18. A. Ortiz, H. Husi, L. Gonzalez-Lafuente et al., “Mitogen-activated protein kinase 14 promotes AKI,” Journal of the American Society of Nephrology, vol. 28, no. 3, pp. 823–836, 2017. View at Publisher · View at Google Scholar
  19. E. Ruoslahti, “Integrins,” The Journal of Clinical Investigation, vol. 87, no. 1, pp. 1–5, 1991. View at Publisher · View at Google Scholar
  20. S. Adler, “Integrin matrix receptors in renal injury,” Kidney International Supplements, vol. 45, pp. S86–S89, 1994. View at Google Scholar
  21. K. Utsumi, K. Itoh, R. Kase et al., “Urinary excretion of the vitronectin receptor (integrin alpha V beta 3) in patients with Fabry disease,” Clinica Chimica Acta, vol. 279, no. 1-2, pp. 55–68, 1999. View at Google Scholar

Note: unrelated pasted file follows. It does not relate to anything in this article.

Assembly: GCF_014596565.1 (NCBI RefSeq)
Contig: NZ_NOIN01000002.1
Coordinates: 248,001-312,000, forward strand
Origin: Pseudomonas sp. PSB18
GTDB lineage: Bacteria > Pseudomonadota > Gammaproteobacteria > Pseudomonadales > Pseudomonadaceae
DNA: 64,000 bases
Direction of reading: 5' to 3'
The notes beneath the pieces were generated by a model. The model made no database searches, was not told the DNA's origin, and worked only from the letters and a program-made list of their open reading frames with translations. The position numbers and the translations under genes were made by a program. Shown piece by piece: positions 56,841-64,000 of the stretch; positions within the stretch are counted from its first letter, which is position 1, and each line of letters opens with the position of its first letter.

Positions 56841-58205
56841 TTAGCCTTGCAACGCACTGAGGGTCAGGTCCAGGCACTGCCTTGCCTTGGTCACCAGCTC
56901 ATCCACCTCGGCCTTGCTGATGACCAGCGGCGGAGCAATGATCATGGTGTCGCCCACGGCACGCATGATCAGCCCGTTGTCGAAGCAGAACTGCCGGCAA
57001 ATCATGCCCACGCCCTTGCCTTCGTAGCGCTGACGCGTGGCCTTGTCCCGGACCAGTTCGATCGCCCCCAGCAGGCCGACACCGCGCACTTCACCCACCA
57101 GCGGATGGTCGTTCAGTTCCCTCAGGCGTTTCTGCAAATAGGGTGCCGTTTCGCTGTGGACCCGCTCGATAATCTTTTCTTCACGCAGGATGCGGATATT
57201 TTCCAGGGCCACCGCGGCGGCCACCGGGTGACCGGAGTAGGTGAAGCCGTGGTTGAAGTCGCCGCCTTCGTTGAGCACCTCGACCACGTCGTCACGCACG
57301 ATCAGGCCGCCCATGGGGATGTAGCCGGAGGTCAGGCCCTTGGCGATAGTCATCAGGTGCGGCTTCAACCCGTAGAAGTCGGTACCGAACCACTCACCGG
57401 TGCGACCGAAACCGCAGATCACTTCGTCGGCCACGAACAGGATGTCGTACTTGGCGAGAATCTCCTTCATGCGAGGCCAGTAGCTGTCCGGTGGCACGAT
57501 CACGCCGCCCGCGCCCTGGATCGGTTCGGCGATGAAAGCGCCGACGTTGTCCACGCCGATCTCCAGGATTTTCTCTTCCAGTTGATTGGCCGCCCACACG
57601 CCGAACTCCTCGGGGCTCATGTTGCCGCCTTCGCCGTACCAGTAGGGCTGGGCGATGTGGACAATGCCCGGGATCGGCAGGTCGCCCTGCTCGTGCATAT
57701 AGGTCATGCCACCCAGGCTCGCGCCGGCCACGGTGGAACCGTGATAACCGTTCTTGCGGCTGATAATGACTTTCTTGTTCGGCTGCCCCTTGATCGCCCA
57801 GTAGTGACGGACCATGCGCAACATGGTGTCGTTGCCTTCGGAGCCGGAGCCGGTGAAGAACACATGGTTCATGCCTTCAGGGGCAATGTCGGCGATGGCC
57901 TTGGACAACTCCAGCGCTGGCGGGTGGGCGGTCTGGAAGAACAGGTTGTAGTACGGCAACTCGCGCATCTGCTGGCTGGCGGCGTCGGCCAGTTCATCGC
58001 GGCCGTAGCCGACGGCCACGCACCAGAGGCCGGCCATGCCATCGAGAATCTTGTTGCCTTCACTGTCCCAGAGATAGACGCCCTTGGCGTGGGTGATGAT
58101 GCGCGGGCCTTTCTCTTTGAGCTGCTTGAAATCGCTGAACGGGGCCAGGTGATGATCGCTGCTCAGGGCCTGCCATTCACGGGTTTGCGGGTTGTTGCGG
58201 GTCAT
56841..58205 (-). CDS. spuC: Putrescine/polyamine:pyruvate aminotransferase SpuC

22. A. Fornoni, S. Merscher, and J. B. Kopp, “Lipid biology of the podocyte-new perspectives offer new opportunities,” Nature Reviews Nephrology, vol. 10, no. 7, pp. 379–388, 2014. View at Publisher · View at Google Scholar · View at Scopus
  23. K. T. Preissner, S. M. Kanse, and A. E. May, “Urokinase receptor: a molecular organizer in cellular communication,” Current Opinion in Cell Biology, vol. 12, no. 5, pp. 621–628, 2000. View at Google Scholar
  24. E. J. Brown, “Integrin-associated proteins,” Current Opinion in Cell Biology, vol. 14, no. 5, pp. 603–607, 2002. View at Google Scholar
  25. N. Sachs and A. Sonnenberg, “Cell-matrix adhesion of podocytes in physiology and disease,” Nature Reviews Nephrology, vol. 9, no. 4, pp. 200–210, 2013. View at Publisher · View at Google Scholar · View at Scopus
  26. B. Zhang, S. Xie, W. Shi, and Y. Yang, “Amiloride off-target effect inhibits podocyte urokinase receptor expression and reduces proteinuria,” Nephrology Dialysis Transplantation, vol. 27, no. 5, pp. 1746–1755, 2012. View at Publisher · View at Google Scholar